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A stem cell treatment for autism shows promise, according to a new study, but the investigators and other experts emphasize that the therapy is still in the early stages and much more research is needed.
The Duke University study included 25 children, ages 2-6, with autism and assessed whether a transfusion of the youngsters' own umbilical cord blood containing rare stem cells would help treat their autism, CNN reported.
Behavioral improvements were reported in 70 percent of the patients, according to the study in the journal Stem Cells.
A second, larger trial is now underway and the researchers hope they will find a long-term treatment for autism, CNN reported.
Some experts say many unanswered questions remain and the study authors agree much more work needs to be done. This initial trial was a safety study, meaning doctors and the children's families knew the therapy was being administered and there was no comparison between treated and non-treated children.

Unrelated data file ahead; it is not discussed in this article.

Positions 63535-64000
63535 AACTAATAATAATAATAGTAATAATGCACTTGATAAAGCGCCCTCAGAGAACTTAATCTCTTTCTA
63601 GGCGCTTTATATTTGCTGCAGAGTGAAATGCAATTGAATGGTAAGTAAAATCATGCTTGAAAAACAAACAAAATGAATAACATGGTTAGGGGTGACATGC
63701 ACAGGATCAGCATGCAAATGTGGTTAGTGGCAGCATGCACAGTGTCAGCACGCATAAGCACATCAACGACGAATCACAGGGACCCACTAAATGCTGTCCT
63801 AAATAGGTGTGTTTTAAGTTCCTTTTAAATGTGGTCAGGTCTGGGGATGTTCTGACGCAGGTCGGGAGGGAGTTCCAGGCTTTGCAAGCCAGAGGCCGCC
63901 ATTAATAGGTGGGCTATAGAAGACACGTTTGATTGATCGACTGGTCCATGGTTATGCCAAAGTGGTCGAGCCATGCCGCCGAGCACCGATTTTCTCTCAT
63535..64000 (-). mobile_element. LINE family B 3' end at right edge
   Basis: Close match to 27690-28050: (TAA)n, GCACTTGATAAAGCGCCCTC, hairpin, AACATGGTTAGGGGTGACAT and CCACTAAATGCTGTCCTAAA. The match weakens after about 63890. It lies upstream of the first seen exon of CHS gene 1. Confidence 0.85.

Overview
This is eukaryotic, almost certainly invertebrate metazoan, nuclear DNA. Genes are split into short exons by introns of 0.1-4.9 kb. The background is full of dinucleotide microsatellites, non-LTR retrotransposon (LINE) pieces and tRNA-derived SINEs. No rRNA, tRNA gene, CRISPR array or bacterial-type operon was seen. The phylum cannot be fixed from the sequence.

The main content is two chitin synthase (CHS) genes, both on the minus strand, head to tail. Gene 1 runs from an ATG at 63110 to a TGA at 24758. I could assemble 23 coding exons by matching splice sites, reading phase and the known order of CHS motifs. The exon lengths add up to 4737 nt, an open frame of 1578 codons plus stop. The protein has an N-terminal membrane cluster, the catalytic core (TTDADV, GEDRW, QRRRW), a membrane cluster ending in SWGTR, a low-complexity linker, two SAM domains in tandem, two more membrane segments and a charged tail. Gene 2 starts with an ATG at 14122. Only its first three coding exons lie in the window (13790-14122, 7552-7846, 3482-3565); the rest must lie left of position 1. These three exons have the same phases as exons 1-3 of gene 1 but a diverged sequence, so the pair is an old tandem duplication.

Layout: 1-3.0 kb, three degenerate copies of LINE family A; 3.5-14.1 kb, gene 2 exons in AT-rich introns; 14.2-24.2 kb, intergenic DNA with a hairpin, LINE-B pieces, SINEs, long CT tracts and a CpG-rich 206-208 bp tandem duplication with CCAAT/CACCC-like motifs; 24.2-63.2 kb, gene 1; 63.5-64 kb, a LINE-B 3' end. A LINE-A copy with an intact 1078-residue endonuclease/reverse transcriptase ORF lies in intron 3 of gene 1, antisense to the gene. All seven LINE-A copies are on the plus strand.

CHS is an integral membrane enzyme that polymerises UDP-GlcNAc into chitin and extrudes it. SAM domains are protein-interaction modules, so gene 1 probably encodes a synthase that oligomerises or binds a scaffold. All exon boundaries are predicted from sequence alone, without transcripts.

"Some children, who were not speaking very much, had big increases in their vocabulary and their functional speech," study author Dr. Joanne Kurtzberg, head of the Robertson Clinical and Translational Cell Therapy Program, told CNN.
"Many children were able to attend to play and have meaningful communication in a way that they weren't before. Some children had less repetitive behaviors than they did when they came onto the study," Kurtzberg said.
"The study was very encouraging. We did see positive results. However, it did not have a comparison group, which is very important in establishing whether a treatment is actually effective," study author Dr. Geraldine Dawson, director of the Duke Center for Autism and Brain Development, told CNN.
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